Would You Choke Your Best Friend?

Published by PETA.

In honor of “Be Kind to Animals” Week, each day we are featuring an easy way for anyone to be kind to animals. And it wouldn’t be complete without a day devoted to “man’s best friend.” (Don’t worry, cat people—your day is coming.)

There are few things dogs love more than going for walks, but if you’re using a prong or choke collar, you are turning something fun into something that could do a lot more harm than good to your dog. In addition to being painful and cruel, such collars are extremely dangerous and can cause asphyxiation, a crushed trachea, a bruised esophagus, crushed or fractured bones, fainting, bruising and damage to the skin and tissues of the neck, including discs, and other painful injuries. Dogs who are yanked and choked can also become frustrated, fearful, and aggressive. By contrast, adjustable harnesses, including the no-pull kind, help keep dogs safe on walks without hurting them.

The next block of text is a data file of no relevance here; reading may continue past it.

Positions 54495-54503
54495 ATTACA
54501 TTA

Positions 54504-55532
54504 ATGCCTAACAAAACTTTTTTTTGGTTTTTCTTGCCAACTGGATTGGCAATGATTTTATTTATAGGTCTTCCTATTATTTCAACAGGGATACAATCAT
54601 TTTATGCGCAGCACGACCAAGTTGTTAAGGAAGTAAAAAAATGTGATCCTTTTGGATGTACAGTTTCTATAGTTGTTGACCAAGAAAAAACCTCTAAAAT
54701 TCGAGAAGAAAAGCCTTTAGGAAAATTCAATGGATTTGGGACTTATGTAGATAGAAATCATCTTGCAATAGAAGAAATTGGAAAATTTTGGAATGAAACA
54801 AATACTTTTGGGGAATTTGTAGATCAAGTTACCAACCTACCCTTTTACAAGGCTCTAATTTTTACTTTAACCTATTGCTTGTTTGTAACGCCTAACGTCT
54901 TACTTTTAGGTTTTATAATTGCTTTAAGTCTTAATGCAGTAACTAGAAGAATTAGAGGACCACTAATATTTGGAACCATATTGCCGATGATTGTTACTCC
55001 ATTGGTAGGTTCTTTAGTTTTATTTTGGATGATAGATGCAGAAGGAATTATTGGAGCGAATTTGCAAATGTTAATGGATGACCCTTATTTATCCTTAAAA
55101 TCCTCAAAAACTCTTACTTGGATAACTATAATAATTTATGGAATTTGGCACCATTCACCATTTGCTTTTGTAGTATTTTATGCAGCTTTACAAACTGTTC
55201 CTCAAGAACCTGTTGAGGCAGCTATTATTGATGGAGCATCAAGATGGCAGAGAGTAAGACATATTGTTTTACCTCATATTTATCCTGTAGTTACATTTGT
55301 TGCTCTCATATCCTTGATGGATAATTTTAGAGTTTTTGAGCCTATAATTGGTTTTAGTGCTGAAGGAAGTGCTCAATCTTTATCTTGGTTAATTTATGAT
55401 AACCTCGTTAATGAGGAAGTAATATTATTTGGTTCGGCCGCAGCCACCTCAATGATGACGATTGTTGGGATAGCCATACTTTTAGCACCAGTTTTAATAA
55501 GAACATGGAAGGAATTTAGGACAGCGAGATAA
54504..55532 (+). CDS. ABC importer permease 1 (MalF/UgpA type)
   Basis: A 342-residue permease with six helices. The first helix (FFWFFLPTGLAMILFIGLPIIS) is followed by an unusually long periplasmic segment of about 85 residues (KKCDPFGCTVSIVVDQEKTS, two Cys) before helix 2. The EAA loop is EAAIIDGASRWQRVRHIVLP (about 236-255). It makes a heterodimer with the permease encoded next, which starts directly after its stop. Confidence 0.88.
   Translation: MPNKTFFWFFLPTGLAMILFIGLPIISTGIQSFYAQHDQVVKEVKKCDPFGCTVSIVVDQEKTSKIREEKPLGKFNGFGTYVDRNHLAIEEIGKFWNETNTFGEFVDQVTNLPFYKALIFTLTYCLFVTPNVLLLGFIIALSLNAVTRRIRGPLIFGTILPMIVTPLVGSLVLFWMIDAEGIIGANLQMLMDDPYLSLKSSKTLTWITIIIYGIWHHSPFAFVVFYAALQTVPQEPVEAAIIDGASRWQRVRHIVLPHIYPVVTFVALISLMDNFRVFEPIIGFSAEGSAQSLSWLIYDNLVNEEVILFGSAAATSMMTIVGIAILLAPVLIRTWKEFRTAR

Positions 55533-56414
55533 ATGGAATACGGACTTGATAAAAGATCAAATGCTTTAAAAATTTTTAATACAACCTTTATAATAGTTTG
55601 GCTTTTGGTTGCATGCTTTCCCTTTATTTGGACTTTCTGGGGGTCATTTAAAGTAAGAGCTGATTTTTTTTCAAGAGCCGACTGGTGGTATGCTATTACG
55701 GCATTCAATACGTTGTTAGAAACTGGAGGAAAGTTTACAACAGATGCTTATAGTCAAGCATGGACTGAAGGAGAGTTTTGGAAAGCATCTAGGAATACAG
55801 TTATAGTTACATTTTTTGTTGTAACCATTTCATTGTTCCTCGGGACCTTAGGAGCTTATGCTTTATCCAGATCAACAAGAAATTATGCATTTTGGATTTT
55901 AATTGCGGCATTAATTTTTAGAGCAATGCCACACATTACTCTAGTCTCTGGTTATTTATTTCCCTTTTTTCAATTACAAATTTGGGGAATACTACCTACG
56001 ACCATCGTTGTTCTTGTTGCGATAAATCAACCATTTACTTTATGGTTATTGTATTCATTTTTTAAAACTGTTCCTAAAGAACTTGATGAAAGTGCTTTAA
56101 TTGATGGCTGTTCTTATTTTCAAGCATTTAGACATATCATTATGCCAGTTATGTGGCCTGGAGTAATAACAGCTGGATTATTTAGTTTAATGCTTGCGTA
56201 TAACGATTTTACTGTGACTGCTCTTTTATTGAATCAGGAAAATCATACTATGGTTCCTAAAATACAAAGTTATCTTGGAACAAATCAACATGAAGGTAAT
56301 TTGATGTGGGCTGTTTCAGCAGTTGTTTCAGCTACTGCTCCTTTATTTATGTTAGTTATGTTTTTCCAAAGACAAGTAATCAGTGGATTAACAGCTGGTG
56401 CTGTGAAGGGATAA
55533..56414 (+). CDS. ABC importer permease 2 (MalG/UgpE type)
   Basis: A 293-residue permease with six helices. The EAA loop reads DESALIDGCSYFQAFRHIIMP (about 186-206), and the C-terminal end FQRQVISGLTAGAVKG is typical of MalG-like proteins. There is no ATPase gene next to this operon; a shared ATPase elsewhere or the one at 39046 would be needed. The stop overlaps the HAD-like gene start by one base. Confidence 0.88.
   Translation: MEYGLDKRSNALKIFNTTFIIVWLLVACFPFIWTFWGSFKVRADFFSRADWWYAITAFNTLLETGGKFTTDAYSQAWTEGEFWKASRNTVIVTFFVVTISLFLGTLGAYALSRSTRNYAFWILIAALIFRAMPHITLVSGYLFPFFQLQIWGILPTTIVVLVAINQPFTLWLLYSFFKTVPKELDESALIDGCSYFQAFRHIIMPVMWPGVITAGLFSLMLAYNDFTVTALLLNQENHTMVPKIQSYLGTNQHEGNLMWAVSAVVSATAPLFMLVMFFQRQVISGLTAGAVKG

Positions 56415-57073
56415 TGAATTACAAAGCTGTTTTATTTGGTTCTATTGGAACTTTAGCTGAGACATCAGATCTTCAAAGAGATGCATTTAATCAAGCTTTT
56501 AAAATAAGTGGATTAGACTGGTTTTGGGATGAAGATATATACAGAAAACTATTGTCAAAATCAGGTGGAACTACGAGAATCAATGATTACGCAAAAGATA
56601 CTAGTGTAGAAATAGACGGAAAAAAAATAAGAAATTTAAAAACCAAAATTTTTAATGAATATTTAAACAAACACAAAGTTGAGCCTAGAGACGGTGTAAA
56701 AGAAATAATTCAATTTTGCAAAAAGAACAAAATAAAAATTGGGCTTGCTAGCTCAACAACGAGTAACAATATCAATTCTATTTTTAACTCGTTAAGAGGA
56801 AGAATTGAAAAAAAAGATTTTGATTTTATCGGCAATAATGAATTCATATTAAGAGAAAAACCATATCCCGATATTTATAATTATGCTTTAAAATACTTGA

And let’s not forget the choke chain’s wicked stepsister: the shock collar. These cruel collars can cause physical and psychological injuries, including burns, cardiac fibrillation, anxiety, and aggression.

If you see someone using a choke or shock collar on their dog, warn them about the dangers and urge them to switch to humane control and training methods that use positive reinforcement, not pain. 

Written by Michelle Sherrow

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 Ingrid E. Newkirk

“Almost all of us grew up eating meat, wearing leather, and going to circuses and zoos. We never considered the impact of these actions on the animals involved. For whatever reason, you are now asking the question: Why should animals have rights?” READ MORE

— Ingrid E. Newkirk, PETA President and co-author of Animalkind